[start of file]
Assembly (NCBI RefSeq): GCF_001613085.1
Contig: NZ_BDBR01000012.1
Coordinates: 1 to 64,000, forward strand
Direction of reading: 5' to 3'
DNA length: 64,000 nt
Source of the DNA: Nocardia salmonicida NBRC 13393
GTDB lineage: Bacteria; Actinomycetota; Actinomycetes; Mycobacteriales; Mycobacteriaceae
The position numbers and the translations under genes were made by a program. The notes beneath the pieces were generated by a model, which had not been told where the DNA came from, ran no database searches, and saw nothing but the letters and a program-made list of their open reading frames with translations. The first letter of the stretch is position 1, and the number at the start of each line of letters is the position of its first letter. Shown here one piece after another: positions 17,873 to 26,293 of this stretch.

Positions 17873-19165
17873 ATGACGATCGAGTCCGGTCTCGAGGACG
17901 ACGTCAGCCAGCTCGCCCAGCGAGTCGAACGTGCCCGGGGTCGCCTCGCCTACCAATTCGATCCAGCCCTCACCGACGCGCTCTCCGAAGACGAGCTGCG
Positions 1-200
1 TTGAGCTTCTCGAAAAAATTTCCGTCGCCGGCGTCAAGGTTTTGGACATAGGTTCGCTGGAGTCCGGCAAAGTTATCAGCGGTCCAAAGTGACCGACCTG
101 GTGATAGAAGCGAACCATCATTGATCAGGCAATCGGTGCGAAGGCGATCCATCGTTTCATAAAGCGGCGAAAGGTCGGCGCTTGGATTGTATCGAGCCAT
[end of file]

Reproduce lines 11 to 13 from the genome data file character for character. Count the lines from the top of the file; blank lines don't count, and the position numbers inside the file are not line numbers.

17901 ACGTCAGCCAGCTCGCCCAGCGAGTCGAACGTGCCCGGGGTCGCCTCGCCTACCAATTCGATCCAGCCCTCACCGACGCGCTCTCCGAAGACGAGCTGCG
Positions 1-200
1 TTGAGCTTCTCGAAAAAATTTCCGTCGCCGGCGTCAAGGTTTTGGACATAGGTTCGCTGGAGTCCGGCAAAGTTATCAGCGGTCCAAAGTGACCGACCTG